An Important Clarification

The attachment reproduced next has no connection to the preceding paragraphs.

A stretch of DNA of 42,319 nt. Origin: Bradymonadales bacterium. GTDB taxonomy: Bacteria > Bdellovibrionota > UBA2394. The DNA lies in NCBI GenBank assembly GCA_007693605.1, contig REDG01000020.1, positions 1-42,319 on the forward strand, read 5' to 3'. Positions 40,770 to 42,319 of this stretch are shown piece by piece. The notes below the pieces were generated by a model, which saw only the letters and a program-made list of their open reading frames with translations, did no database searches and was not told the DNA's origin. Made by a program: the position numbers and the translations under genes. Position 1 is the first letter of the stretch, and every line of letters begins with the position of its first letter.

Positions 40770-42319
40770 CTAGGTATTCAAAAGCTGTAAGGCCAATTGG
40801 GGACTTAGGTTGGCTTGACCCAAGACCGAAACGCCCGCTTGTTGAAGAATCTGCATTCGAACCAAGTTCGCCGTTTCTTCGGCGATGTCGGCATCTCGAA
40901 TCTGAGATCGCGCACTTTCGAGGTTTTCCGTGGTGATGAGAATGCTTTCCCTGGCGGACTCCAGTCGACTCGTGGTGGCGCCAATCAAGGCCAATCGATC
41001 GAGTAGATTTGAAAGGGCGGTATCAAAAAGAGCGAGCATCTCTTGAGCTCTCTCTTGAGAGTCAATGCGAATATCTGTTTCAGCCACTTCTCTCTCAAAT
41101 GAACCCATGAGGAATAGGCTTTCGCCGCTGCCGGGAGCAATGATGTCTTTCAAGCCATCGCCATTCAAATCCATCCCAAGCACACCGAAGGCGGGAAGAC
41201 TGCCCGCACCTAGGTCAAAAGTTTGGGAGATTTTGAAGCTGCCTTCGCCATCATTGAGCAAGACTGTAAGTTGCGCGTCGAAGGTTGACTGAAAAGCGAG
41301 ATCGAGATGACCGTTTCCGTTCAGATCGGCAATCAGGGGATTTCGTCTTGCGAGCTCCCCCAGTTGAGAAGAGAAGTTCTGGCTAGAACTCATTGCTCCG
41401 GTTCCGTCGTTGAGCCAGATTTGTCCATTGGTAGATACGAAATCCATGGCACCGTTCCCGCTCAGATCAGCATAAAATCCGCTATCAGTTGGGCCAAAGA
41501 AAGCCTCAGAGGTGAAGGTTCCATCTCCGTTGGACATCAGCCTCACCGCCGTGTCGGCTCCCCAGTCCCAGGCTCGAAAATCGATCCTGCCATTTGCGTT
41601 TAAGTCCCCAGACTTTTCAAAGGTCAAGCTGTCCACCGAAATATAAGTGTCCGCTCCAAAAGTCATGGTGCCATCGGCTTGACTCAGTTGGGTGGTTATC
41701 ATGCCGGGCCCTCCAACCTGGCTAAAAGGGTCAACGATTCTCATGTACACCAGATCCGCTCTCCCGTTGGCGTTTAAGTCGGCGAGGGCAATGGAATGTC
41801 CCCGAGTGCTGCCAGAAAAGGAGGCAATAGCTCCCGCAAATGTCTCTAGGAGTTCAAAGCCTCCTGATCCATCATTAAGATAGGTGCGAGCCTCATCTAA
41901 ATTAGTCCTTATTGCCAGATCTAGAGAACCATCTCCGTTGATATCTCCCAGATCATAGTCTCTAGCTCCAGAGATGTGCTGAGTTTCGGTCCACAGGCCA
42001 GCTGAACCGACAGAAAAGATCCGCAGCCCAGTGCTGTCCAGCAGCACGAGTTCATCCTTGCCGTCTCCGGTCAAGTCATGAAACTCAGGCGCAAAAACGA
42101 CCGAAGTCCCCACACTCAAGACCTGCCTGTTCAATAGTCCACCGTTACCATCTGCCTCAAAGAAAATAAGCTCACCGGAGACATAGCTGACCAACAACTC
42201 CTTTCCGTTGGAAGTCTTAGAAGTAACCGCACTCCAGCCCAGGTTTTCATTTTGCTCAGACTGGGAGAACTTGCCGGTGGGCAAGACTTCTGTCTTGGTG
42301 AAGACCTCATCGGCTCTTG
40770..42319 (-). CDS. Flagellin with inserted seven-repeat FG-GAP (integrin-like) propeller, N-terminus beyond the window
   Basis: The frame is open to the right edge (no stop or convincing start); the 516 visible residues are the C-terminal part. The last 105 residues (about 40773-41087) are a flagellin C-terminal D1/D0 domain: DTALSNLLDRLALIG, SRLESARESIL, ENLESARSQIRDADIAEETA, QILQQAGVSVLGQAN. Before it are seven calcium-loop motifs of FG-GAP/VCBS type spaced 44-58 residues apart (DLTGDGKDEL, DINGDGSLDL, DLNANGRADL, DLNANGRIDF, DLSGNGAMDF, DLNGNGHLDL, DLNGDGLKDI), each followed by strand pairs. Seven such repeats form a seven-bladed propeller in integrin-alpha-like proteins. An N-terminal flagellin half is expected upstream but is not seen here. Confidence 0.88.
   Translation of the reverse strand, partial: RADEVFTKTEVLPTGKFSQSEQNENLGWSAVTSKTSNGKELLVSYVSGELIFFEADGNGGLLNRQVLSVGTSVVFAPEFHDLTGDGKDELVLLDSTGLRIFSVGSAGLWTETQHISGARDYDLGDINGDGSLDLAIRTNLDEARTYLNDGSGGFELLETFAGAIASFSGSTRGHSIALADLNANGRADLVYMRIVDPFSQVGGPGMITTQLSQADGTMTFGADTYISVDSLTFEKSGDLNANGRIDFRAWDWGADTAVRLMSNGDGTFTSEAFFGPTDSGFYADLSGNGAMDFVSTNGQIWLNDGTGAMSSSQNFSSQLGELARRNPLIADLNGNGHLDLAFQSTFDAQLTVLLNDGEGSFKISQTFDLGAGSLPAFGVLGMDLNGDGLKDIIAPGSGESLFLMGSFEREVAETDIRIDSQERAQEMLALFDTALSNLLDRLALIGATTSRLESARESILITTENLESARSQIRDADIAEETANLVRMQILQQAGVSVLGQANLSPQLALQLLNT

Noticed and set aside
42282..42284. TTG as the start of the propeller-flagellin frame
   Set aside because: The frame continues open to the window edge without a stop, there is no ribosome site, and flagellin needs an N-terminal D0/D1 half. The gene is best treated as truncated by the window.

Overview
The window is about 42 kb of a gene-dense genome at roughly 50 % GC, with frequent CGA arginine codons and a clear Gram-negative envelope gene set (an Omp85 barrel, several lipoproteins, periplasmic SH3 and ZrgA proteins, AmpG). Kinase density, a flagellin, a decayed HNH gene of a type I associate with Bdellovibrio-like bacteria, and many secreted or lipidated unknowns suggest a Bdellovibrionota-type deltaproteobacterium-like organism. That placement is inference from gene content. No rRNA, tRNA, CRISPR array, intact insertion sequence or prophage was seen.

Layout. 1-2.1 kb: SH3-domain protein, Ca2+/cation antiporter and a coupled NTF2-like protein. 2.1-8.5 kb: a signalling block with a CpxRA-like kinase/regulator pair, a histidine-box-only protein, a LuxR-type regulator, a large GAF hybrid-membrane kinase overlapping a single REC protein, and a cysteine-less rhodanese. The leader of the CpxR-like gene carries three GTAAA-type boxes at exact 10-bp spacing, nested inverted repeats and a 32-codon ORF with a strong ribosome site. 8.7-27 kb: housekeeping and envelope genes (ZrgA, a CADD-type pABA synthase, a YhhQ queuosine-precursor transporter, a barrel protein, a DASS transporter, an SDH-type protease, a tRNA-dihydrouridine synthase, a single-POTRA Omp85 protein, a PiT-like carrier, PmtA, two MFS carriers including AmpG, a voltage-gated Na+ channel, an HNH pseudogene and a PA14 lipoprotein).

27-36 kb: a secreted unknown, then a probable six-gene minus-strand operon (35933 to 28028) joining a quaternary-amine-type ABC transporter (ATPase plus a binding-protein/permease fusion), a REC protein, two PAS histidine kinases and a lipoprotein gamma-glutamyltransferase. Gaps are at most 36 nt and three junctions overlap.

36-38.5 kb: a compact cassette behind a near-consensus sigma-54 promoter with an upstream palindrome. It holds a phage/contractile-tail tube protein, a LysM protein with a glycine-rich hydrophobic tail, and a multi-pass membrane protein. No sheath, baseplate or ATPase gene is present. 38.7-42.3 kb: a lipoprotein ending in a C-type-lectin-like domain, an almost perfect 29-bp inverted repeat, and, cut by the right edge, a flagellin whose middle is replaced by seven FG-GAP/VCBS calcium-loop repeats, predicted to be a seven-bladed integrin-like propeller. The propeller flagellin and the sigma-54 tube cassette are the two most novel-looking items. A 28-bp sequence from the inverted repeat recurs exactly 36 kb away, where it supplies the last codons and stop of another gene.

Beloved Andover students: How do you see our community? Through what kind of lens do you take in and interpret what goes on here? Is your perspective telescopic? Do you take a high, long, wide view and tend toward grand encompassing narratives of what it means to be of Andover? Or is your view microscopic, finely focused on this or that matter at hand, leading you to scrutinize closely, read between lines and ferret out nuances and hidden agenda? What color is the lens on your scope? Do you tend to view all things Andover in a pretty, rosy way, always emphasizing what is best about us, even in challenging or less than perfect moments? Or is your lens tinted (tainted?), leading you to cynical interpretations, combative stances and sardonic, derisive or just plain snarky commentaries on life and living in this little village? In this, my third (upper) year at PA, I have been asking myself these questions. At this writing, I report that I have given myself the challenge of being neither nor. I am, instead making an effort to maintain a kaleidoscopic view on life here – trying to constantly, methodically, turn and turn and turn the scope through which I view our community. My thought and hope is that by doing so I will not fall into a rigid and false impression (whether distortedly rosy or distortedly dark) of who we are, but instead pay attention to the myriad reflections and refractions of all that we are. After all, we are too many to be just one way. And yet in some crucial respects, we must find ways for the many to be one. This is the paradox of mono-and-multiculture. It is a logical fallacy to see monoculture and multiculture as at odds. The diversities of what we believe and value and how we do this or that do indeed branch out in all directions, but these varieties must root back (in real and not merely rhetorical ways) to some core principles, expectations and agreements for any sense of genuine community to prevail and persist. I hope that the recent email you received clarifying expectations and explicating consequences for misbehavior in the Chapel will be perceived not as a “crackdown,” over-reaction or curtailment of the independence and freedom we all value so highly here. Instead, I hope you will see past what for some will be a visceral abreaction to the institution of any restriction of any sort and use your critical thinking skills to see the simple logic and fundamental truths inherent in the message. And I hope that, if you are someone who views this message through a glass darkly with resentment and objection at the ready, you will at least realize that you have fellow students who have grown sick and tired of the embarrassing conduct in the Chapel and are now relieved that something is being done about it. That is, it would be a misconception to see this as a kids versus adults issue. It is not. It is a couth versus uncouth issue. The (straightforward conditional) logic is this: (1) if you agree to live by the rules of a community you should live by them and (2) if you choose to breach said rules, you should expect and accept the consequences. (No doubt, some of you pre-pre-law scholars will be inclined to raise questions about just versus unjust consequences. I beg you, give it a rest.) The fundamental truths are these: (1) we love you; (2) we love you too much to let you develop bad habits of mind and action; (3) we have faith in you and your fundamental goodness; (4) we are your biggest fans and will always be right behind you with encouragement, praise and a pat on the back for all the amazing things you do or try to do; and (5) when what you do or fail to do is inconsistent with your goodness or our community standards and something other than a pat on the back is warranted, then like any devoted teacher, coach, or parent (in loco parentis or otherwise) we’ll be right behind you for that too! I wonder now through what kind of lens of what color you will view this message. Love, Carlos Carlos Hoyt is the All-School Meeting Coordinator and the Associate Dean of Students.